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He may have passed on, but he has certainly left marks in the lives of many, including these Malaysian-based chefs.

On paper, Anthony Michael Bourdain was a celebrity chef, author, journalist, TV personality, and travel documentarian. To the world, he was infinitely more.

The outpouring of eulogies and tributes on social media following news of his death last Friday only serves to attest to his impact on many.

Through cooking, he demonstrated how food unites people of all nations, races, religions and any other classification you’d fill out on a form somewhere. Through writing, he exposed unspoken truths and warped judgments that force readers to scrutinise their complacency in life. Through travelling (and the documenting of it), he moved even the most reclusive viewer to explore beyond the four walls of home.

But there is no dissecting one from the other with Bourdain, for his life embraced the amalgamation of them all. Take for example, one of his best-selling books, A Cook’s Tour (2001), which is an account of his food and travel adventures around the world, written in conjunction with the release of its television series counterpart. And then there was his role in CNN’s Parts Unknown – which he was still in the midst of filming before his untimely death – exploring international cuisines, cultures and politics from Vietnam to Tokyo and Jamaica.

Ultimately, it was his insatiable zest that inspired others to look beyond what’s in front of them and discover uncharted territories. One of his own quotes captures this best: “Travel changes you. As you move through this life and this world, you change things slightly, you leave marks behind, however small. And in return, life – and travel – leaves marks on you.”

He may have passed on, but he has certainly left marks in the lives of many, including these Malaysian-based chefs.

Chef Isadora Chai, Bistro A Table and Antara Restaurant

“Anthony Bourdain’s exposé on the restaurant industry (Kitchen Confidential) validated the role of chefs and allowed people to acknowledge the toils and hardships that real chefs faced – the gruelling hours, the physical abuse/accidents and to some extent, the secret brotherhood/ sisterhood that we all shared. It opened the public’s (or what I’d like to call civilian’s) awareness of that and harnessed respect for a profession that was seemingly thankless. He allowed chefs to feel proud that they belonged to a weird cult-group of ragtags who simply and sincerely want to please strangers through their food. Through Bourdain’s eloquently raw penmanship, he was truly one of today’s original rockstar figures in the food industry, standing amongst giants like Marco Pierre White. Goodnight, Bourdain. You are finally able to join that great dining table up there with Escoffier, Bocuse & Loiseau.”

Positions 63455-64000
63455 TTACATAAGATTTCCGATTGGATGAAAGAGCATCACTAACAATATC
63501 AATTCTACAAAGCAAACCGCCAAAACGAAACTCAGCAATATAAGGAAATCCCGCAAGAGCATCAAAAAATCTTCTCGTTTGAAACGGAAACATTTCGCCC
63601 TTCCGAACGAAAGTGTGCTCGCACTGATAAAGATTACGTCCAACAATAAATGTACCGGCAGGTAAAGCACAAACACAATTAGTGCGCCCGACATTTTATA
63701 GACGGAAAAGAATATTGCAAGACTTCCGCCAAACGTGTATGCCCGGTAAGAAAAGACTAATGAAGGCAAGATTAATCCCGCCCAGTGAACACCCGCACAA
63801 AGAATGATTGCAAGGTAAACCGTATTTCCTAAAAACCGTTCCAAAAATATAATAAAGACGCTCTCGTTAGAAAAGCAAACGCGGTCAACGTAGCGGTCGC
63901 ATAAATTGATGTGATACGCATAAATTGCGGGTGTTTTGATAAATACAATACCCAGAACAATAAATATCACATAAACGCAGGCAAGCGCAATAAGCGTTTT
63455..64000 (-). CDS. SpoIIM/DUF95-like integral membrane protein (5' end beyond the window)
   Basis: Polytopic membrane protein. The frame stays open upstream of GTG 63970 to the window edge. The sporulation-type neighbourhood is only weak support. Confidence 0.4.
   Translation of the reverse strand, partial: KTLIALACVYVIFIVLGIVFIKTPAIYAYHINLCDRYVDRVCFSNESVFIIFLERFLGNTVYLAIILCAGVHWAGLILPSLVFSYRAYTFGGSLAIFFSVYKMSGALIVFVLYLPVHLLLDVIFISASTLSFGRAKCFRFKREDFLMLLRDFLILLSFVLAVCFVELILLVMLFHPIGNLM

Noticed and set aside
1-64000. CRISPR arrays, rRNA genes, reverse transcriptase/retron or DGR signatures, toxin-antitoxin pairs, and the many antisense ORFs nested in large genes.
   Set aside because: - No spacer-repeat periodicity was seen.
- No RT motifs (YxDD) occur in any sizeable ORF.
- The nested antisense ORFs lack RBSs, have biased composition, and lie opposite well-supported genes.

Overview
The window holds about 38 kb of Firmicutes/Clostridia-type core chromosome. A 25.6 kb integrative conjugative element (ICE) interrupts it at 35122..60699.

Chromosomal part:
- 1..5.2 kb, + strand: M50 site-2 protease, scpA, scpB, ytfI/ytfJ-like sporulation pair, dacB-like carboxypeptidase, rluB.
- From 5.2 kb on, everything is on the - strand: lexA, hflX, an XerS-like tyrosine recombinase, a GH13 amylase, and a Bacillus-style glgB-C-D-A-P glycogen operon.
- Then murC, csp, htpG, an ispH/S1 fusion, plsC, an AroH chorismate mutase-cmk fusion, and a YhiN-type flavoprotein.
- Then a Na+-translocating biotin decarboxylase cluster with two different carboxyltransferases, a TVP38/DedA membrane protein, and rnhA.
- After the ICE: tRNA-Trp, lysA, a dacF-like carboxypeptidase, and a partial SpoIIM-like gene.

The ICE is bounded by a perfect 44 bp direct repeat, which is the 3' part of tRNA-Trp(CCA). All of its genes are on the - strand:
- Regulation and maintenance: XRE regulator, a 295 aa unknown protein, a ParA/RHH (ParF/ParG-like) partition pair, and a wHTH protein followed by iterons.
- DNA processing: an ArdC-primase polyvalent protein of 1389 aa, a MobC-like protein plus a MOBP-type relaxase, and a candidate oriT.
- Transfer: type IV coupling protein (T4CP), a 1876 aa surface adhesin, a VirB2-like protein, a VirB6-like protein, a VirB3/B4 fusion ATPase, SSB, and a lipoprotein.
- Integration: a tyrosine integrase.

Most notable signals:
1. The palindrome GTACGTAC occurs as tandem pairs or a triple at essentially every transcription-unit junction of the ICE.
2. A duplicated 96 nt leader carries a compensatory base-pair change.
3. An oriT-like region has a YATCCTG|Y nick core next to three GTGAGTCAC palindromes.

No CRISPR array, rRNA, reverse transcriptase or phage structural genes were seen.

Chef Nik Michael Imran, PickNik

“Anthony Bourdain taught me that no matter how big of a rockstar you become, always be hungry for new stories, new flavours and new cultures. That man has never stopped connecting with people and sharing their stories. He did it all so effortlessly and with a cool rockstar vibe to it. I will forever be in awe of such a great man he was. RIP, Chef.”

 

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Chef Sri Charan, Nadodi

“He taught me that food has no boundaries and it connects people beyond race and religion. He was a great storyteller and showed me how to eat and travel humbly while giving me some major travelling goals. He showed me how to explore the unknown. There are many things that I am still waiting to experience from his shows. I learnt that we got to learn how to be humble and approach people the same way. This was his impact on me. He has done it all, a true legend, a bad ass legend.”

Photo: Instagram/@raymondtham

Chef Raymond Tham, Beta KL and Skillet @ 163

“I first got to know about Chef Tony when I was doing my apprenticeship in England. An American intern lent me one of his books – the Kitchen Confidential. During the difficult times in my apprenticeship, the book spoke to me that somewhere in the world, there is someone else like me putting up a minimum of 80 hours a week in the kitchen trying to sharpen his skills. It was like a bible in the kitchen and it helped me to overcome many obstacles and keep me going. Thank you, Chef Tony and may you rest in peace.”

Photo: Instagram/@iamchefvic

Chef Vic, Two Hands

“I’m heavily saddened by the loss of a great human that discovered extraordinary travel. He went in-depth on food ventures, which was what inspired me to travel and unlock both urban and traditional understandings of culture and food. My experiences are inspired by Anthony Bourdain’s references of great content to explore and absorb. Thank you for your words, Chef Tony.”

 

Chef Darren Chin, DC by Darren Chin

“I think Anthony Bourdain was a great philosopher of food and travel. He was able to capture and record moments in his show and I really thought it was truly inspirational.

I remember the first time I read his book, Kitchen Confidential. It was in 2000 and I was a young lad straight out of cooking school. I have to say that it really opened my eyes! It was the first real glimpse I had into the reality of the world of professional cooking and also its possibilities.

He once said, “It’s those little human moments that are the ones that stick with you forever – the random acts of kindness.” This inspired me to be a better chef; not to cook better, but to inspire others to do the same.”

 

*Some answers have been edited for brevity and clarity

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